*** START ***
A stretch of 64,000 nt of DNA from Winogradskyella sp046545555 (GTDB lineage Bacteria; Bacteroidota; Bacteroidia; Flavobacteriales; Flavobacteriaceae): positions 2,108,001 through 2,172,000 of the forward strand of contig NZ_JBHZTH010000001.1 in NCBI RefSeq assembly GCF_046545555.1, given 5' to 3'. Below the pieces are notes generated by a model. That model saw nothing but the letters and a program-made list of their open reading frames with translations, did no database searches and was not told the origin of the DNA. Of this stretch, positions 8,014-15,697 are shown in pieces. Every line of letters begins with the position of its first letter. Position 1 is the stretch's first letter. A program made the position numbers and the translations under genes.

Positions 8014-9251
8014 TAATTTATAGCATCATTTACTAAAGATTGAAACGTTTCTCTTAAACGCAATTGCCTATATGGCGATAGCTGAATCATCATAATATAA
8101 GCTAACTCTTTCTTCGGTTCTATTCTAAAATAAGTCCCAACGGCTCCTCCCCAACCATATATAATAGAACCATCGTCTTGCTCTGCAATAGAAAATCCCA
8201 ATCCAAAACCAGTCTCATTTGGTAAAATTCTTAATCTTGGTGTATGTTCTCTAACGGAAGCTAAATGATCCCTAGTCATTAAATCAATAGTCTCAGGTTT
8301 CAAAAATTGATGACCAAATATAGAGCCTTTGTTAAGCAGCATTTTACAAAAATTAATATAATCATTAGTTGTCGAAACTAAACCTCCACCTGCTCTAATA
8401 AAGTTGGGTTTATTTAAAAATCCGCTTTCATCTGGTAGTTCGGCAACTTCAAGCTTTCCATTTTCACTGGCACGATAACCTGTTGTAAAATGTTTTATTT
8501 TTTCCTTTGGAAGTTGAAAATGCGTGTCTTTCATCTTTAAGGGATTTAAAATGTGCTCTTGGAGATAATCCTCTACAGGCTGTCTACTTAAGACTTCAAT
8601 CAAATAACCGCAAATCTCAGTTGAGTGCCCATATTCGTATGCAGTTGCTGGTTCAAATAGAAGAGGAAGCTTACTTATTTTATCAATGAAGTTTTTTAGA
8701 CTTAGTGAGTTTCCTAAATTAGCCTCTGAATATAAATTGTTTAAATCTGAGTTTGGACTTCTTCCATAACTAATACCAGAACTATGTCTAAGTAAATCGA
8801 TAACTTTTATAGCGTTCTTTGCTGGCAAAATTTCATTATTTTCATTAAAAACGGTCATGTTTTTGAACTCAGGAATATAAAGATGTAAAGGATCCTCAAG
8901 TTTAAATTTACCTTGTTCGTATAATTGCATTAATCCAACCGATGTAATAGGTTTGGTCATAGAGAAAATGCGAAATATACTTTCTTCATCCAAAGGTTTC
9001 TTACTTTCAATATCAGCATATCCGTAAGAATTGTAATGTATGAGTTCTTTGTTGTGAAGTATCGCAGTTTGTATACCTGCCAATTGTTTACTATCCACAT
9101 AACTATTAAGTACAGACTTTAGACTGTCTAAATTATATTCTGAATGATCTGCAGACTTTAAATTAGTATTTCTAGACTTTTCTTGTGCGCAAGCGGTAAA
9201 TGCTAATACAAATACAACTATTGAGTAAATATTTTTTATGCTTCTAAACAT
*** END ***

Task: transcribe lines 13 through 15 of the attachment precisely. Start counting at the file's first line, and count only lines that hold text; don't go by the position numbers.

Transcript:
9001 TTACTTTCAATATCAGCATATCCGTAAGAATTGTAATGTATGAGTTCTTTGTTGTGAAGTATCGCAGTTTGTATACCTGCCAATTGTTTACTATCCACAT
9101 AACTATTAAGTACAGACTTTAGACTGTCTAAATTATATTCTGAATGATCTGCAGACTTTAAATTAGTATTTCTAGACTTTTCTTGTGCGCAAGCGGTAAA
9201 TGCTAATACAAATACAACTATTGAGTAAATATTTTTTATGCTTCTAAACAT